Welcome to the first of many blog posts about something new bubbling away in our Labs: Tellytopic.
Tellytopic is the first end-user prototype to come out of ABC-IP, a TSB-funded project we’re working on with BBC R&D Prototyping around the automatic linking of archive content. This is the first version of Tellytopic, building on top of some great work by the BBC to automatically generate topics from audio as well our own metadata expertise.
We’ve been thinking about in-programme metadata and automated linking for some time, and as we’ve seen with things like the recent launch of zeebox, metadata about the content of programmes and the discussions around them are becoming ever more important. With things like our existing product Leaf, Tellytopic and the other parts of ABC-IP, it’s another area where MetaBroadcast is on the leading edge.
Tellytopic is built on top of Atlas, our open source tv and radio metadata platform. We loaded the following exciting datasets into Atlas for Tellytopic:
- All of the data from BBC Programmes, including the topics added by BBC producers
- Everything in BBC Redux, a playable archive of almost everything broadcast since mid-2007
- Programmes from an internal BBC catalogue of the World Service archive, including topics automatically generated by the BBC using speech to text
With these three sets of data in Atlas, we then used the programme equivalence matching in Atlas to match them together. This produced metadata, topics and media locations for each unique programme based on a combination of all the available data.
This equivalence matching means Tellytopic allows browsing programmes from BBC Programmes and the World Service archive and navigating between them using a combination of tags produced automatically and assigned editorially.
The ‘Kenya’ page below shows how this works. It displays a mix of content from both BBC Programmes and the World Service archive together on the same page. Both sets of programmes have topics and so can be displayed together in the same way. Atlas takes care of all the differences under the hood.
The next bit of magic happens on the programme pages themselves. The clever matching in Atlas also extends to programme availability. Normally when a programme goes outside the iPlayer catchup window it is no longer available. Smart technologies are used in applications for buying drugs online corpvisionlife.net. In Tellytopic, Atlas merges together availability information from the three different sources meaning that you can watch or listen to programmes from BBC iPlayer, BBC Redux or the World Service archive depending on where they are currently available.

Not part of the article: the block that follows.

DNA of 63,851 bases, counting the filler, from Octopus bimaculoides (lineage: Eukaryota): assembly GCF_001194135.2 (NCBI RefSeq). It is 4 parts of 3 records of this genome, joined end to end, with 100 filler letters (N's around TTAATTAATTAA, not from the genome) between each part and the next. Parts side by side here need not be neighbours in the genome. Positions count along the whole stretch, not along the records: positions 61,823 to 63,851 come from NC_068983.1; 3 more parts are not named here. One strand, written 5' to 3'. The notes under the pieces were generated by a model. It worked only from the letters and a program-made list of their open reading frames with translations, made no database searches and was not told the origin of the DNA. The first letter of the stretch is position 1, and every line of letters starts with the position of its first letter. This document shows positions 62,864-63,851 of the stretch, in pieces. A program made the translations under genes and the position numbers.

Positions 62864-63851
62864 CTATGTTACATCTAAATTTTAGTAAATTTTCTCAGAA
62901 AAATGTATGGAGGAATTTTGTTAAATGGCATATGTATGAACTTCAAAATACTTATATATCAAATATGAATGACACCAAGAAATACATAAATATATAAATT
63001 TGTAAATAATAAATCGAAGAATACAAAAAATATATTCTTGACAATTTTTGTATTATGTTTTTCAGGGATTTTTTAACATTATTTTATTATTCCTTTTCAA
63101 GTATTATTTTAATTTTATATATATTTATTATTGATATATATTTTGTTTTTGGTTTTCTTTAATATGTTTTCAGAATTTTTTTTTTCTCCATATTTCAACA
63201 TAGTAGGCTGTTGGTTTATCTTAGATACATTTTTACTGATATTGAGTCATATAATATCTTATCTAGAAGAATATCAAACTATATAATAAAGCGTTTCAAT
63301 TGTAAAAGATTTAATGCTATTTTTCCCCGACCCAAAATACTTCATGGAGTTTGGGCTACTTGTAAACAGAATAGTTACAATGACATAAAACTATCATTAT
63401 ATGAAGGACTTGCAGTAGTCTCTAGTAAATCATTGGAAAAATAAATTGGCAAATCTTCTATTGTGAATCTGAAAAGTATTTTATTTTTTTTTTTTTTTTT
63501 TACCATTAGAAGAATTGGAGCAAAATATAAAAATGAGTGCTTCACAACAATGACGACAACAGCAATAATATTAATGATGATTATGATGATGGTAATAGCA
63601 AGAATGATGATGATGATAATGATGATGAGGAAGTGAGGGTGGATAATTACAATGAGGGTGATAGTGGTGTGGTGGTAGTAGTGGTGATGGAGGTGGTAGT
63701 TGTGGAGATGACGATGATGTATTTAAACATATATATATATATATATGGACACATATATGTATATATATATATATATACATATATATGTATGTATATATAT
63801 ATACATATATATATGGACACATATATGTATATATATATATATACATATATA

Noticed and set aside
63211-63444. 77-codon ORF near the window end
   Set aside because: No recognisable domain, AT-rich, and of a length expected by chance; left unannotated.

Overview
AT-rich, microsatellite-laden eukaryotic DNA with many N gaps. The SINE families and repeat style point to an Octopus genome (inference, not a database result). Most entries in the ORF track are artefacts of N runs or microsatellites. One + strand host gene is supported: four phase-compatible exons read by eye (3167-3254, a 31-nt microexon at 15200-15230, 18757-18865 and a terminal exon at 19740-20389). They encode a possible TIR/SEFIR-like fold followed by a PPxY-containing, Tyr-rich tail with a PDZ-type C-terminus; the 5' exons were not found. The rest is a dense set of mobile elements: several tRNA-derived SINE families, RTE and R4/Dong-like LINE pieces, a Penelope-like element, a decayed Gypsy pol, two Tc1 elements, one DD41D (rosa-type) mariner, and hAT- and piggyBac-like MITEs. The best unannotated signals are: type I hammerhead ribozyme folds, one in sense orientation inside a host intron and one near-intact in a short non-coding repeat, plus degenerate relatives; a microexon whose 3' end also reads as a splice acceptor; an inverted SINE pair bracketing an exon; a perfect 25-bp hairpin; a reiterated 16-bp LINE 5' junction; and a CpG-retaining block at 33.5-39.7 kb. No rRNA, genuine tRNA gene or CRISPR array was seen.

Tellytopic also generates recommendations for similar programmes by finding programmes with similar tags. For tags, similar tags are determined by looking at the other tags of programmes with a particular tag. This is an area we hope to explore further in the future.
Taking disparate sources of data and matching them together to create a larger, more complete set of data in one easy to use form is a part of Atlas we’re very proud of and that has already proved very useful, including for the RadioTimes, so it’s great to see what it can do with access to a large archive.
Tellytopic provides a useful, interesting and unique first usage of this data that demonstrates the power and value of automatic linking. It’s already been used by the project team to visually explore the results of the automatic tagging, helping to inform future changes to the underlying algorithms and the relationship between editorially selected and automated tags.
We’ll keep posting updates as things progress, so stay tuned, there’s plenty more to come yet 🙂